The classroom behind me was abuzz as I set up my Shine quilt on its frame.  I turned around to see that the room had filled up with women from the Inland Empire Quilters Guild, who had come to take my class on English Paper-Piecing (EPP).  I have many Guild visits coming in the next year, but only one group has chosen EPP.  So I challenged myself to come up with something unusual and interesting that would provide a chance for them to learn a variety of skills.

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IQSC Collection: Clyde E. and Joan B. Shorey Collection IQSC Object Number: 2006.056.0012

First I gave them a brief history of EPP, showing them quilt pictures from the International Quilt Museum in Lincoln, NE.

EPP Picture 1

International Quilt Study Center, 2006.043.0143, Ardis and Robert James Collection

The International Quilt Museum calls these types of quilts “mosaic” patchwork quilts, and they write: “The earliest examples of mosaic patchwork, from 1700s England, were typically made from lighter-colored silks. Later, during the third quarter of the 1800s, dark-colored silks predominated. Their availability, and the paper-piecing technique, spread widely throughout the United States.”

The three tasks I designed for the Inland Empire Quilters were:

  • baste fabric to hexies and then sew them together
  • learn how to work with paper EPP patterns (batch-cutting, glueing and sewing)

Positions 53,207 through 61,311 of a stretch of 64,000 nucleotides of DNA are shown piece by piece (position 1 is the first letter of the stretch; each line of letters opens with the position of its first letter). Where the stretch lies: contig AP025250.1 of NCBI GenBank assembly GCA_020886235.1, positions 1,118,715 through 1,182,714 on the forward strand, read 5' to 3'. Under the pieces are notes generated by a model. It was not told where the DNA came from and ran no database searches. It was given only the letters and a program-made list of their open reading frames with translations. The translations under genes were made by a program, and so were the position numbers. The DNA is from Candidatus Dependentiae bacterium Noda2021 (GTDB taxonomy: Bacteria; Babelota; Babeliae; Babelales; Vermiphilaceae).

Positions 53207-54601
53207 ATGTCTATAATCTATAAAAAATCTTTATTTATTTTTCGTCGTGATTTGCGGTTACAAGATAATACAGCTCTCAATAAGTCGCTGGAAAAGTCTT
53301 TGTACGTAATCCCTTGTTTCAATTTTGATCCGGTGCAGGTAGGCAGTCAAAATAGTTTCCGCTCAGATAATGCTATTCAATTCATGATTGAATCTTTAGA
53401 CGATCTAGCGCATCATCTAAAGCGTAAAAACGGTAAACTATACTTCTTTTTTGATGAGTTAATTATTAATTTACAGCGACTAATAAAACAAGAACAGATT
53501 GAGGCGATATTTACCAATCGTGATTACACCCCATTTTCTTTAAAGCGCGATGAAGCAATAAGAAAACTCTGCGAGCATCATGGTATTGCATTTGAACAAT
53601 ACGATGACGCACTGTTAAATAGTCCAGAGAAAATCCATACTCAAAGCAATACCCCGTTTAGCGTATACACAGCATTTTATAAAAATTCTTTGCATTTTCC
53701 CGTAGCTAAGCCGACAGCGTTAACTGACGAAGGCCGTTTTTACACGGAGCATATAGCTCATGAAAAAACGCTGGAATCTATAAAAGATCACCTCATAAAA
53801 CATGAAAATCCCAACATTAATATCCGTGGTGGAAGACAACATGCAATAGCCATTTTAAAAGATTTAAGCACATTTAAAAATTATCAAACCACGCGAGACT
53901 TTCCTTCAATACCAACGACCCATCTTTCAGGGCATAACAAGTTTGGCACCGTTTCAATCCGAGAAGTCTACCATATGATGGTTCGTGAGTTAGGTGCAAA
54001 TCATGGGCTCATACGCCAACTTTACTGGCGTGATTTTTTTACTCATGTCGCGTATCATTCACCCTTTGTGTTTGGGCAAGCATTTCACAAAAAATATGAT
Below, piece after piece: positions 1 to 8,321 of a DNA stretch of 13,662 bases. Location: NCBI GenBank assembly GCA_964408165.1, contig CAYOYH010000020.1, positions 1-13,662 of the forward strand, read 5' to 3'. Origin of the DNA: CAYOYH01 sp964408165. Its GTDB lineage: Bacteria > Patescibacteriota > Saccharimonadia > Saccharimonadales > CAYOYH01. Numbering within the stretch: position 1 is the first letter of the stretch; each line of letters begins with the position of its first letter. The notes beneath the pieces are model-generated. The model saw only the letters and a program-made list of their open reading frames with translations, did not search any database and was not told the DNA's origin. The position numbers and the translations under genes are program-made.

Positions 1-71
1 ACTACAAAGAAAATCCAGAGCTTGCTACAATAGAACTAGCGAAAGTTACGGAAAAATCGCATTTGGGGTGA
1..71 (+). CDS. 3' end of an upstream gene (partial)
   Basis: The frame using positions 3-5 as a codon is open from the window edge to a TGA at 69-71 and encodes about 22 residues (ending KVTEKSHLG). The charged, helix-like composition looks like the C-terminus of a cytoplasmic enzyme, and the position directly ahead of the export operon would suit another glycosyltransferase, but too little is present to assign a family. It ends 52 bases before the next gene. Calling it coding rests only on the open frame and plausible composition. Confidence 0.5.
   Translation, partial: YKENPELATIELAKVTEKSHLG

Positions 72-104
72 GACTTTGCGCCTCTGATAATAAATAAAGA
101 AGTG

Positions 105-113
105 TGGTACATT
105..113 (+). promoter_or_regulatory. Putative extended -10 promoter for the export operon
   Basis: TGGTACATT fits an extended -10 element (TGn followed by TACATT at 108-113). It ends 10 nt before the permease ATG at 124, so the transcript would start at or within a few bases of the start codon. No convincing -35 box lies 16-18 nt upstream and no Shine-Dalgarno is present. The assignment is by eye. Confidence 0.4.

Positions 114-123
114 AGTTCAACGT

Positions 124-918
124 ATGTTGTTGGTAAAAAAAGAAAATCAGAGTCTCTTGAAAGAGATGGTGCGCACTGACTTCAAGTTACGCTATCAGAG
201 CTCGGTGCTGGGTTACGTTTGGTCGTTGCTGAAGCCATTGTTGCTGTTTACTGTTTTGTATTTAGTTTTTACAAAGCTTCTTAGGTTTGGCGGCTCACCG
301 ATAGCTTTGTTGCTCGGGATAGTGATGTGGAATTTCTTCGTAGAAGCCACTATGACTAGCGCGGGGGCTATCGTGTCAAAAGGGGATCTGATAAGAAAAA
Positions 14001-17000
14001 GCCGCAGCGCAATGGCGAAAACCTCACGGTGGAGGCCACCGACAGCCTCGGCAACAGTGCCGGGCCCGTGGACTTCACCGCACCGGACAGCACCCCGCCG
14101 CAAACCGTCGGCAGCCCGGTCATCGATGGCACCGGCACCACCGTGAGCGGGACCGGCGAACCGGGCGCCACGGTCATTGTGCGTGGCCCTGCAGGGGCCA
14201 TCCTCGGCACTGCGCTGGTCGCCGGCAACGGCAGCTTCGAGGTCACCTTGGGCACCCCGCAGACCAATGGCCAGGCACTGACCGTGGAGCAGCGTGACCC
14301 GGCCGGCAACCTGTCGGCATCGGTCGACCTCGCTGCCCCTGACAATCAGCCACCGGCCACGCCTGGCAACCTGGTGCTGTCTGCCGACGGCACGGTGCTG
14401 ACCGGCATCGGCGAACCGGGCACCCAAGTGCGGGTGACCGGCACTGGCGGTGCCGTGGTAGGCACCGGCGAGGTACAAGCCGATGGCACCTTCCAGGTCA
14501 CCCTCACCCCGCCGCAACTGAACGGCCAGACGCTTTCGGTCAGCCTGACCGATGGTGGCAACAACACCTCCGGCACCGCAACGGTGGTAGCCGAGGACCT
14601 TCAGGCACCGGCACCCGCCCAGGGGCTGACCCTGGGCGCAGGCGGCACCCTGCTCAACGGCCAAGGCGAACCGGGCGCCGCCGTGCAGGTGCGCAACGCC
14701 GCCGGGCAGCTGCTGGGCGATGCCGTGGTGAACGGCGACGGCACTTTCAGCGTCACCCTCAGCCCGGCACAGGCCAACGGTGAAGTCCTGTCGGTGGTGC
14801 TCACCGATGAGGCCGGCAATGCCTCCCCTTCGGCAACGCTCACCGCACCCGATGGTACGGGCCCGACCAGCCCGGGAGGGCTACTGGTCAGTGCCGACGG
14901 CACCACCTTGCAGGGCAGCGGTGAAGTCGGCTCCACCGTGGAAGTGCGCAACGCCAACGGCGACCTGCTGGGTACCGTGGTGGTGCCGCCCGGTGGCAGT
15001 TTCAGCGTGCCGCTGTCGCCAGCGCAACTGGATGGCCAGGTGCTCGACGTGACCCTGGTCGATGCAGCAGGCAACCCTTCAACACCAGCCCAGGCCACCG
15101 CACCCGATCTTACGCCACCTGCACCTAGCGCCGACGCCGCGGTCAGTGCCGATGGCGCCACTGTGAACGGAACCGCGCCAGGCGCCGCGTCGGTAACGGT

• work with color and value in creating Spectrum, a circular mini quilt

EPP Workshop_0 hexies

Sue worked diligently on her hexie flower, finishing it up.  Most others shifted off to the mini-mini quilt: a Kansas Sunflower variation, shown at the top of this post.

I was impressed with their designs and the variety of colors they used.

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After lunch, we shifted full gear into working on Spectrum, with collections of Kaffe Fasset fabrics being displayed on tables everywhere.  I was most impressed with the generosity of these women, who shared different colors with each other, helping their fellow quilters get all the hues they needed.

At the end of class, Carol went down to the car and brought up this old EPP quilt, with the papers still in it.  We pulled out a few stitches, removed a few papers and decided it was from the 1930s as the papers were really postcards from a Chicago hotel.  What tales this quilt could tell!

Inland Empire Quilt Guild Meeting_2Monday night, I returned to present a program for them, and at the beginning, those who had made progress on their projects held them up for everyone to see.

I snapped photos of some who came up to show me (including Vicki and Terri).  That’s Cynna’s Spectrum color wheel taking shape, above left, and Paula’s Kansas Sunflower (variation) and small hexie quilt below left.  I was very impressed with everyone’s work.

Susan, the Program Chair, was busy at her table, but she and others had worked hard to show their projects for the meeting.  She has arranged a visit by Edyta Sitar next year and was busy taking sign-ups for that workshop to be held in March.  Program Chairs are critical to a Guild’s success, and this Guild has a wide array of interesting presentations for their members.  They also have engaged chairs for Charity, Outreach, and other, but most of those are discussed at their other meeting (they have two per month).  This month was also the kick-off for their Block of the Month, which looks really fun.

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One of the best sounds ever is the cheery voice of quilters greeting each other, which you can hear in this video.  I had a wonderful time visiting the Inland Empire Quilters Guild.  Thank you for inviting me!